Tucson, AZ. One of the biggest selling points for the Affordable Care Act (ACA or ObamaCare) was the promise that insurers couldn’t cancel your plan if you get sick. But if the U.S. Supreme Court, in King v. Burwell, holds premium subsidies to be illegal in Exchanges not established by States, the Administration will allow insurers to abrogate their contracts, says the Association of American Physicians and Surgeons.
“It’s déjà vu all over again,” states AAPS executive director Jane M. Orient, M.D. “When Medicare passed, seniors who had private insurance lost it. The insurers told President Johnson that they couldn’t unilaterally cancel subscribers’ contracts. But LBJ said they could cancel all the contracts, and they did. Private insurance for seniors was ended with a stroke.”
“While the Administration assures HealthCare.gov policyholders that ‘nothing has changed,’ it has been conveying a contradictory message to health insurance companies,” writes Senator Orrin Hatch (R-Utah) in a letter to former CMS head Marilyn Tavenner. “Late last year, CMS altered the agreements to participate in the federal exchange, guaranteeing insurance companies the right to pull out of their contracts should federal subsidies such as the APTC come to an end—in other words, if the Administration loses before the Supreme Court.”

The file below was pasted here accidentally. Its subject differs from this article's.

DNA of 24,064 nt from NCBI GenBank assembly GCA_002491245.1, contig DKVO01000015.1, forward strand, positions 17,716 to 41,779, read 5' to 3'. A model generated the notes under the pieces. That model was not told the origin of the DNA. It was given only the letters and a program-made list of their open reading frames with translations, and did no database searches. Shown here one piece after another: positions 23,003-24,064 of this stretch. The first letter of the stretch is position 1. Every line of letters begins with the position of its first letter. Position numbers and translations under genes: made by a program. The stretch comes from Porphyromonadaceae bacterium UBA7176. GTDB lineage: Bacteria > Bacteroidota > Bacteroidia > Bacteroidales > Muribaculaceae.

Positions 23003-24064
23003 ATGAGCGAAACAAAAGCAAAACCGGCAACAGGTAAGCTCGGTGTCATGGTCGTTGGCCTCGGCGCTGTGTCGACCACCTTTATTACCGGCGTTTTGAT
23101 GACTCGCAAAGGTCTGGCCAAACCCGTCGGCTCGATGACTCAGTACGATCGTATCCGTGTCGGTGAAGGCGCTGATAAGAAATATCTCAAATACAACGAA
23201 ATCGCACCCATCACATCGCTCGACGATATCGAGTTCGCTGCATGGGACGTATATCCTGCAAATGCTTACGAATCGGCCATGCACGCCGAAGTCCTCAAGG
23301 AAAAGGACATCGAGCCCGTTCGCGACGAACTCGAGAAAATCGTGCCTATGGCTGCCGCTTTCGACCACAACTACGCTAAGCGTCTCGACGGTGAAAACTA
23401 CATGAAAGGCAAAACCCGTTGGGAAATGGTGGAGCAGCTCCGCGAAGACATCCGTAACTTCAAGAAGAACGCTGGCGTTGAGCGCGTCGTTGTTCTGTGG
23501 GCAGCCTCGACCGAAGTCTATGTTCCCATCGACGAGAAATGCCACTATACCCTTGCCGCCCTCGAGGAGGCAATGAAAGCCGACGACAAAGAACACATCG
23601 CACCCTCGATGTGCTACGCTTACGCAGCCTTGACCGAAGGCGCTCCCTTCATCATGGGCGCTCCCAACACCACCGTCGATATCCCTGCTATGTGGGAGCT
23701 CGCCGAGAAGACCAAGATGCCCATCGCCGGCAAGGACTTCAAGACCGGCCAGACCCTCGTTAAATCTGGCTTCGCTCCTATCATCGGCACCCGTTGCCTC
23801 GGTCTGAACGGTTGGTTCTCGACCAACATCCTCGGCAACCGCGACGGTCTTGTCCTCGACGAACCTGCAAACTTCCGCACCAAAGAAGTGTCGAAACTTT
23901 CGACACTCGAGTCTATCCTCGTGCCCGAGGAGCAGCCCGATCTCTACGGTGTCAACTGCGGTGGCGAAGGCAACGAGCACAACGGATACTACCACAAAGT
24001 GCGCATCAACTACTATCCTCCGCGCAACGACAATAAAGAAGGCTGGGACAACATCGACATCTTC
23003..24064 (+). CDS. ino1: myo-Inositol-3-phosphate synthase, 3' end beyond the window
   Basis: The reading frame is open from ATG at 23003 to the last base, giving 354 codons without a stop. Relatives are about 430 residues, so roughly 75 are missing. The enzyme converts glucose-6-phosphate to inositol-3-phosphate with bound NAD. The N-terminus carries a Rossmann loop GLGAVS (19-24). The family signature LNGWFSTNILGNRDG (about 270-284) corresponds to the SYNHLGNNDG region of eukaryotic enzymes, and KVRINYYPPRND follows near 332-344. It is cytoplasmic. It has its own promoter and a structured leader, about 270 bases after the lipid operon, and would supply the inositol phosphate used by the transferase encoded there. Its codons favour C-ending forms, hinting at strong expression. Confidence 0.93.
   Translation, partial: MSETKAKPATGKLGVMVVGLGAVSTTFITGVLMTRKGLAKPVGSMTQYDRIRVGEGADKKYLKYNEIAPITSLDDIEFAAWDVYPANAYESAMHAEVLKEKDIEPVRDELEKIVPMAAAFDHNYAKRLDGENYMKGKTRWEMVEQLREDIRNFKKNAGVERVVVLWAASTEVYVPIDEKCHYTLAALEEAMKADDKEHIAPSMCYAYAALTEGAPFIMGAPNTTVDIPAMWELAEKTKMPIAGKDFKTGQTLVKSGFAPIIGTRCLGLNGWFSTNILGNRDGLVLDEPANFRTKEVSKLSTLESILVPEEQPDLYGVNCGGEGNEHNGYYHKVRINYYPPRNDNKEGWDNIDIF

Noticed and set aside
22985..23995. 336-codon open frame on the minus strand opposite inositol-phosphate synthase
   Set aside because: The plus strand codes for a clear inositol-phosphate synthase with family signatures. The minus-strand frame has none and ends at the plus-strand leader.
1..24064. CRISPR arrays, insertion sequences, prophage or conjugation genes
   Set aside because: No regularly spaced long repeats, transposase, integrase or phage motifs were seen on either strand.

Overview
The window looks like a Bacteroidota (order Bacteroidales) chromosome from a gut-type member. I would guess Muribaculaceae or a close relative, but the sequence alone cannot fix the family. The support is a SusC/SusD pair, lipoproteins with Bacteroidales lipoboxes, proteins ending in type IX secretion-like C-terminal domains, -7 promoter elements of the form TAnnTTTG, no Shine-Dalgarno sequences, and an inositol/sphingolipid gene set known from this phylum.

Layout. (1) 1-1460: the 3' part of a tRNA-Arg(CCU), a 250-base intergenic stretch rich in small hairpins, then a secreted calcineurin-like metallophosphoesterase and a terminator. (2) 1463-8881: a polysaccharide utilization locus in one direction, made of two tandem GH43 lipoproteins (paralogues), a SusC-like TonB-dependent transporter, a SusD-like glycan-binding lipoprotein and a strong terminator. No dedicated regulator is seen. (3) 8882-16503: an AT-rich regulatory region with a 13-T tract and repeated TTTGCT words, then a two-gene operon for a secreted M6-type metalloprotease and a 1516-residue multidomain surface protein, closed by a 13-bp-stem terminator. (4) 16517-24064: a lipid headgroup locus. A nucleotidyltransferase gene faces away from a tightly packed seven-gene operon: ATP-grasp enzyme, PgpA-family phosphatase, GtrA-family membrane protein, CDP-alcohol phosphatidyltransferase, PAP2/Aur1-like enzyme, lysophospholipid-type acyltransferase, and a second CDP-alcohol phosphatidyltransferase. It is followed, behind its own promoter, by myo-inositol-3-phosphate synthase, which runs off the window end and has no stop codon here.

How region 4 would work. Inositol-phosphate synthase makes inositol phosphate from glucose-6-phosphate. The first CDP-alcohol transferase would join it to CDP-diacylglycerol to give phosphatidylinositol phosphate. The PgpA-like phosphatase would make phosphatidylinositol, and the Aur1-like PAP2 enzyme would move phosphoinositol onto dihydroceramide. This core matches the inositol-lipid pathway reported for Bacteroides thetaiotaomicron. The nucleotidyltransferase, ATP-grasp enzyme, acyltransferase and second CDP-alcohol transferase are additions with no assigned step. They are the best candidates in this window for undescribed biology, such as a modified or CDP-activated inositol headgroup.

The Administration apparently has a contingency plan to protect insurers, Orient notes, but what about patients? “Millions lost their existing plans, which they liked, when ACA forced them to be pulled from the market. People had to buy an ACA-compliant replacement plan, usually much more expensive, and they could now lose that too.”
“What will be left?” AAPS asks. “Will Congress repeal ObamaCare and all its impossible mandates on insurers and the medical system? Or will Americans be forced into Obama’s preferred system of total dependence on government—and its completely untrustworthy promises?”
Sen. Hatch has demanded documents from CMS so that the Senate Finance Committee can conduct oversight.
Sen. Ben Sasse (R-Neb.) and other Republicans are proposing transition plans such as the Winding Down Obamacare Act, which are intended to protect patients from loss of insurance, and to prevent the Administration from exerting coercive pressure on States to establish Exchanges that would further cement ObamaCare in place.
The Association of American Physicians and Surgeons (AAPS) is a national organization representing physicians in all specialties, founded in 1943 to preserve private medicine and the patient-physician relationship.